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GIANT BROWN PAPER WASP (Polistes gigas). I often get asked what these big wasps are..... This article is taken from my book, the BUGS OF HONG KONG. Only a few copies left....see the wildcreatures shop.

Unsurprisingly, giant brown paper wasps are much larger than the lesser paper wasps at up to 5 mm, with a distinctive dark brown body. Both of the paper wasps featured here get their name from the material they use to build their nests. These fearsome looking beasts prey mainly on large caterpillars but, despite their appearance, they are not aggressive— even near their nest site. However, I have read that the sting is extremely painful, with the swelling lasting up to eight hours, and the males have pronounced mandibles that can deliver a powerful bite. Our word for today is "petiole" which, in entomology, is the technical term for the narrow waist (nope sorry, the narrowing of the first abdominal segment— after its attachment to the thorax—waist is not used for insects) of some hymenopteran insects (especially ants, bees, and wasps) in the order Apocrita. This term can also refer to a constricted stalk, such as that which anchors the nest.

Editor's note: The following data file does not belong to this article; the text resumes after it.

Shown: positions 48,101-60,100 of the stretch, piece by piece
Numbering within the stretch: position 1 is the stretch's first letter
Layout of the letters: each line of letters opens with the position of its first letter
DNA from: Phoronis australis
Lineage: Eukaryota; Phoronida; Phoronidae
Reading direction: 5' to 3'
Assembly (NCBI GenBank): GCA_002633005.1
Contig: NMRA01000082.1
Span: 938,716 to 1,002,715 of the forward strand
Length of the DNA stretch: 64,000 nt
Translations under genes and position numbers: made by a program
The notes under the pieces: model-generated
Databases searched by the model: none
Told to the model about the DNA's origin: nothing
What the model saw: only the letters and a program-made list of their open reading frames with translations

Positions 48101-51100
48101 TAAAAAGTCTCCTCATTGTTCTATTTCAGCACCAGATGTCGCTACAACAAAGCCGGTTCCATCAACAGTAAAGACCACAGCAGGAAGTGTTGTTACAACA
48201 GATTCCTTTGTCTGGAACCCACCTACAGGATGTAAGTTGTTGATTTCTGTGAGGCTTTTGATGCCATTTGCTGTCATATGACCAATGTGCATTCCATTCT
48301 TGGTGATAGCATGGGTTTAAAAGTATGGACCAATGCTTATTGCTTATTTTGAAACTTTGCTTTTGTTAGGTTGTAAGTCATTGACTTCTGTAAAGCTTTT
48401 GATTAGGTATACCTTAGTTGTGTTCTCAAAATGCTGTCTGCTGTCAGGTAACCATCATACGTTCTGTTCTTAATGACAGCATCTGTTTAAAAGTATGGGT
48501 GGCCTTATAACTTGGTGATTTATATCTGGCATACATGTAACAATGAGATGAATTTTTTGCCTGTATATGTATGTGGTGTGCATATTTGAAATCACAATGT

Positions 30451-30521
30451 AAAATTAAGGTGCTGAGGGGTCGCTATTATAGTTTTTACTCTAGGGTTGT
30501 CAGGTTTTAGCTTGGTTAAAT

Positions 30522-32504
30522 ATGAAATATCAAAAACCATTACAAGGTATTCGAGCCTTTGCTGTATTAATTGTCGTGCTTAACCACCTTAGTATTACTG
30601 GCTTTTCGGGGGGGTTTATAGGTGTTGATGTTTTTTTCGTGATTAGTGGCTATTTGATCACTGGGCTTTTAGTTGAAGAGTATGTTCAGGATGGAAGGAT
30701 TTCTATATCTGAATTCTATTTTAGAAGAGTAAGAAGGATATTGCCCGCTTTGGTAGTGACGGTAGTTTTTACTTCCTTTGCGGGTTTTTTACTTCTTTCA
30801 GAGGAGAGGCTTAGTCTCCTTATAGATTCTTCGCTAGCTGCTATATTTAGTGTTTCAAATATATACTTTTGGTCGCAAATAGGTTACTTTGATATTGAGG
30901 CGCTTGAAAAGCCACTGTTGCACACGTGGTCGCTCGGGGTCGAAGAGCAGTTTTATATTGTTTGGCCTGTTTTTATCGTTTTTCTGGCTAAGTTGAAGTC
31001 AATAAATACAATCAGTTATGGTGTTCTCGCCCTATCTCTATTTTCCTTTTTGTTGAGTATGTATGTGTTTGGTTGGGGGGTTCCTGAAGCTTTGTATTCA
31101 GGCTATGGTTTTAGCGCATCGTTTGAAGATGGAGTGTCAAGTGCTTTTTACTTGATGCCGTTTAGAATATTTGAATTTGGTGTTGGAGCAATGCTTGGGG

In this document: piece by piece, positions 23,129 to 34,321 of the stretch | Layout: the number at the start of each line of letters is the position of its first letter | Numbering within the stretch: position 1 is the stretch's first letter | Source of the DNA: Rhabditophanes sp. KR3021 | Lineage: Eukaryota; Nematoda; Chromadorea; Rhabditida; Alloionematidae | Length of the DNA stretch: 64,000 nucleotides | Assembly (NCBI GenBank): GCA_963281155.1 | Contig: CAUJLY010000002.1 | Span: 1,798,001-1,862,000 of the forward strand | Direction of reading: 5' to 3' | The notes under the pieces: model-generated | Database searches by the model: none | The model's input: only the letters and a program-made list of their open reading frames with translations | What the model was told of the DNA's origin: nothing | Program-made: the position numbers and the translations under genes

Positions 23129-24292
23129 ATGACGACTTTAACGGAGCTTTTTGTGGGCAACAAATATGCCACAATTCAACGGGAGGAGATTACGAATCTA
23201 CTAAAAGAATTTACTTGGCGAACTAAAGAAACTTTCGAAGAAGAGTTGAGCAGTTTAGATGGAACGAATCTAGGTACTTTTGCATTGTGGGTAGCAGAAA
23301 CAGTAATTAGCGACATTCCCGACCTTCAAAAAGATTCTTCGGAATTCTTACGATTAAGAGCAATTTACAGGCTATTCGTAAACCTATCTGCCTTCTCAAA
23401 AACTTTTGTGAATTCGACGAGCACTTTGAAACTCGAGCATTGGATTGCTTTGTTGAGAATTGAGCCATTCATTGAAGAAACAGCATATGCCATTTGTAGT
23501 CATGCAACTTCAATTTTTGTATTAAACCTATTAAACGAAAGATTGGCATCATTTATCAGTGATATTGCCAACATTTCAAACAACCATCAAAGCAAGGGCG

SEE THEM: Look for their nests in trees, bushes and on the side of buildings.

FASCINATING FACTS: Whilst the adults feed mainly on nectar, their larvae are carnivorous. The workers have to catch multiple insects every day to feed them.

This is a photo of a nest that I took in May. Paper wasps are eusocial insects with a caste system made up of workers, queens and males. Fertilised queens overwinter in protected spaces beneath tree bark, or in cracks and crevices in walls or other structures. When spring arrives, they select a nesting site, begin building a nest, and lay their eggs. In late summer, the queen stops laying eggs and the colony declines.


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